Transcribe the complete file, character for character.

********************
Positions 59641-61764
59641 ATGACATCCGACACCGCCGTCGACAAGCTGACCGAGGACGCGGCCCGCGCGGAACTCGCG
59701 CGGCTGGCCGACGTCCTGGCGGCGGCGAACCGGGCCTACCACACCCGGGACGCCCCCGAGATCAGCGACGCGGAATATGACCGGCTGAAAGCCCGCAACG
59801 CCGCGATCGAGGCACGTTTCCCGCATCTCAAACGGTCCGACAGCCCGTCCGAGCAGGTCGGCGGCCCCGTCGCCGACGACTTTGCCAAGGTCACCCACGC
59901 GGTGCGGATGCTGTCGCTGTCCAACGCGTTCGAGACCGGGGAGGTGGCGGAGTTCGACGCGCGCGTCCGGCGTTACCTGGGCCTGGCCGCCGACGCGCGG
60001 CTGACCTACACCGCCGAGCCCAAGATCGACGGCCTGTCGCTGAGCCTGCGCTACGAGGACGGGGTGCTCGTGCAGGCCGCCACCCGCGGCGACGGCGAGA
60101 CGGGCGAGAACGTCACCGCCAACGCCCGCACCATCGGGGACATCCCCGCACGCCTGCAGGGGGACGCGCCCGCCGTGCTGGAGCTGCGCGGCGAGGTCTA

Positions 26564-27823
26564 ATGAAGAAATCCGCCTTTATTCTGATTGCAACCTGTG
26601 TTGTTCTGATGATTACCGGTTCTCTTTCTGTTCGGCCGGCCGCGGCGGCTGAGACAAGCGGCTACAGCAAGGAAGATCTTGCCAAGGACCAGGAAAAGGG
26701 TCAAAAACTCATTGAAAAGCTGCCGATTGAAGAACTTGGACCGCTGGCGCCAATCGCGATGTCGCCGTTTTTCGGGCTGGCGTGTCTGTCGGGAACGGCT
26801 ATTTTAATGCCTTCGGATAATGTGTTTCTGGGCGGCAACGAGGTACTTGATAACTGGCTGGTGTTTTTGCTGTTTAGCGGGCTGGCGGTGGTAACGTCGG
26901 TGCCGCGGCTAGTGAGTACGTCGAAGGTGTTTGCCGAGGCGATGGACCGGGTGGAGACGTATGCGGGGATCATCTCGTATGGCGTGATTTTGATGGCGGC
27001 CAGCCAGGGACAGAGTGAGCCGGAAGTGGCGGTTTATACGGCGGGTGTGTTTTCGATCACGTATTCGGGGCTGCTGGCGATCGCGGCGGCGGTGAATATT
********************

Positions 59641-61764
59641 ATGACATCCGACACCGCCGTCGACAAGCTGACCGAGGACGCGGCCCGCGCGGAACTCGCG
59701 CGGCTGGCCGACGTCCTGGCGGCGGCGAACCGGGCCTACCACACCCGGGACGCCCCCGAGATCAGCGACGCGGAATATGACCGGCTGAAAGCCCGCAACG
59801 CCGCGATCGAGGCACGTTTCCCGCATCTCAAACGGTCCGACAGCCCGTCCGAGCAGGTCGGCGGCCCCGTCGCCGACGACTTTGCCAAGGTCACCCACGC
59901 GGTGCGGATGCTGTCGCTGTCCAACGCGTTCGAGACCGGGGAGGTGGCGGAGTTCGACGCGCGCGTCCGGCGTTACCTGGGCCTGGCCGCCGACGCGCGG
60001 CTGACCTACACCGCCGAGCCCAAGATCGACGGCCTGTCGCTGAGCCTGCGCTACGAGGACGGGGTGCTCGTGCAGGCCGCCACCCGCGGCGACGGCGAGA
60101 CGGGCGAGAACGTCACCGCCAACGCCCGCACCATCGGGGACATCCCCGCACGCCTGCAGGGGGACGCGCCCGCCGTGCTGGAGCTGCGCGGCGAGGTCTA

Positions 26564-27823
26564 ATGAAGAAATCCGCCTTTATTCTGATTGCAACCTGTG
26601 TTGTTCTGATGATTACCGGTTCTCTTTCTGTTCGGCCGGCCGCGGCGGCTGAGACAAGCGGCTACAGCAAGGAAGATCTTGCCAAGGACCAGGAAAAGGG
26701 TCAAAAACTCATTGAAAAGCTGCCGATTGAAGAACTTGGACCGCTGGCGCCAATCGCGATGTCGCCGTTTTTCGGGCTGGCGTGTCTGTCGGGAACGGCT
26801 ATTTTAATGCCTTCGGATAATGTGTTTCTGGGCGGCAACGAGGTACTTGATAACTGGCTGGTGTTTTTGCTGTTTAGCGGGCTGGCGGTGGTAACGTCGG
26901 TGCCGCGGCTAGTGAGTACGTCGAAGGTGTTTGCCGAGGCGATGGACCGGGTGGAGACGTATGCGGGGATCATCTCGTATGGCGTGATTTTGATGGCGGC
27001 CAGCCAGGGACAGAGTGAGCCGGAAGTGGCGGTTTATACGGCGGGTGTGTTTTCGATCACGTATTCGGGGCTGCTGGCGATCGCGGCGGCGGTGAATATT